But for the American government, all this fighting for freedom was bad for business. Companies like the United Fruit Company had a vested interest in keeping their Central American plantations stable and so they called in the American Army to crack down on those who were disrupting the system.
Butler and other soldiers like him were thus sent to Central America to fight the Banana Wars. When a rebellion in the Dominican Republic, for example, damaged an American-owned sugar cane plantation, American troops were sent in, starting in 1916. They took over a small castle called Fort Ozama, killed the men inside and set up a military presence to protect their business interests.

Troops also moved into Haiti to quell the Cacao Rebellion in 1915, partly to protect the interests of the Haitian-American Sugar Company. The U.S. Army stayed behind even after the war was over, patrolling the streets of Haiti and making sure that no one got out of line.

And in Honduras, where the United Fruit Company and the Standard Fruit Company were worried about their banana sales, the American Army marched in on seven separate occasions throughout the early 20th century. Sometimes the army was called in to crush strikes, other times to stop revolutions — but every time, it was to keep business booming.

Hundreds of American soldiers and thousands of locals died in the Banana Wars. Strikes and revolutions were crushed and put to an end – all while the profits of a handful of companies were maintained.
“I might have given Al Capone a few hints,” Butler said. “The best he could do was to operate his racket in three districts. I operated on three continents.”(All-thats-interesting/The Banana Wars- Mark Oliver.Septt.14,17)

Bananas and politics collude and as Melania Trump’s coat says it succinctly ‘I really dont care, do U?’The US collected their profits but moral culpability shall pursue them even if they fly to the space to found a colony there.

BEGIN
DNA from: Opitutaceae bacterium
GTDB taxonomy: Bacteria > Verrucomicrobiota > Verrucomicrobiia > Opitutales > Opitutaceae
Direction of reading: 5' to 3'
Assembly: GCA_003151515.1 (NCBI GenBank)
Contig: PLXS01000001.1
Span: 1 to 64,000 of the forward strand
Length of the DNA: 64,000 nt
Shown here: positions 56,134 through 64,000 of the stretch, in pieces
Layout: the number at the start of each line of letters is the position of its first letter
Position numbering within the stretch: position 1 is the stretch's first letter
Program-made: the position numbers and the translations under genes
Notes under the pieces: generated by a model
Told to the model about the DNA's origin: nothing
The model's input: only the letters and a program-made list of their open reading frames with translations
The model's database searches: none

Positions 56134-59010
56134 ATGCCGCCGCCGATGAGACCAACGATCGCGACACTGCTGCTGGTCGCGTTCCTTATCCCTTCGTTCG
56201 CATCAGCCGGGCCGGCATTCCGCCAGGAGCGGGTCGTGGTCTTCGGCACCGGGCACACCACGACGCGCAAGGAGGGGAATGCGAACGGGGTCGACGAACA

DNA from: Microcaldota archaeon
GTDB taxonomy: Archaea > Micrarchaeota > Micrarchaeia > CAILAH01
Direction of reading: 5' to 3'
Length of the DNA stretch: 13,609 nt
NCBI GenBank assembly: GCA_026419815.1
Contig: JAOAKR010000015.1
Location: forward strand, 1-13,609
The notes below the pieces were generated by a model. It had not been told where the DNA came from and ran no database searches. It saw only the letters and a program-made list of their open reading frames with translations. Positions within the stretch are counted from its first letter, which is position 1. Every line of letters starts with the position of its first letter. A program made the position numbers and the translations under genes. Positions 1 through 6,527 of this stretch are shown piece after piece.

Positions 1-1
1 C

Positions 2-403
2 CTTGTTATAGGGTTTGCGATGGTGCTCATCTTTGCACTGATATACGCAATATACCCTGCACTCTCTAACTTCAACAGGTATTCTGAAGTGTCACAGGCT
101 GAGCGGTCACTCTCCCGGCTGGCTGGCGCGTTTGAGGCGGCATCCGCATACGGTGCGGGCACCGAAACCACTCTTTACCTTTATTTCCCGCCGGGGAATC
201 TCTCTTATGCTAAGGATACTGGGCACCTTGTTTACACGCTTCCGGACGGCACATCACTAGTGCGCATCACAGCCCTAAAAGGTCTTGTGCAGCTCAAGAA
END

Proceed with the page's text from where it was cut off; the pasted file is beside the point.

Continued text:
Benny

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Two princes Siddiq and Yousef were like two peas in a pod but their fathers found them so contrary in temperament and approach to life. Siddiq the son of Emir of Ajmer was quiet contemplative while Yousuf the son of the Emir of Pathankot very impulsive and headstrong. Their kingdoms small and contiguous to one another the princes grew up together. Siddiq one day saw a dream and he told his playfellow. “Imagine being knocked over by the sun! It disappeared right through the ground.” The prince was so impressed and added,”Imagine all that remained was a stone tree where the sun had disappeared.” Next it was the turn of Yousef who told his dream. He said he had tied his chariot drawn by two horses but it was all gone when the sun shone brightly. As though the horses were carved of ice!”

Years went by. Siddiq was more immersed in scholarly works and Sufi teachers and thought the earth was as one pond in which the kingdoms were so many leaves flowering and fading. Slowly his interest in governing his kingdom became of less interest to him. Mercifully Yousef who was all for power descended on Ajmer and sent Siddiq into exile.
In a way Siddiq was relieved. He went with one of his trusted friend as a monk. He was intrigued by his dream that now and then recurred mostly the same images, the stone tree, the sun and it signified something to him.
One day Yousef as the first lord of the realm would authorize the union of Ajmer and Pathankote into one state.

During the coronation an earthquake split the spot where Emir Youse was seated. No more of him. Siddiq after hearing the calamity told his companion looked up and said, “Had I not relinquished the throne, I would have been the casuality.” Now that I have life left I shall sit under that strange tree and spend my life in quiet contemplation.
All that Siddiq hoped for was being enlightened as to mysteries of life. He saw in the sun as a source that made it all possible.
Benny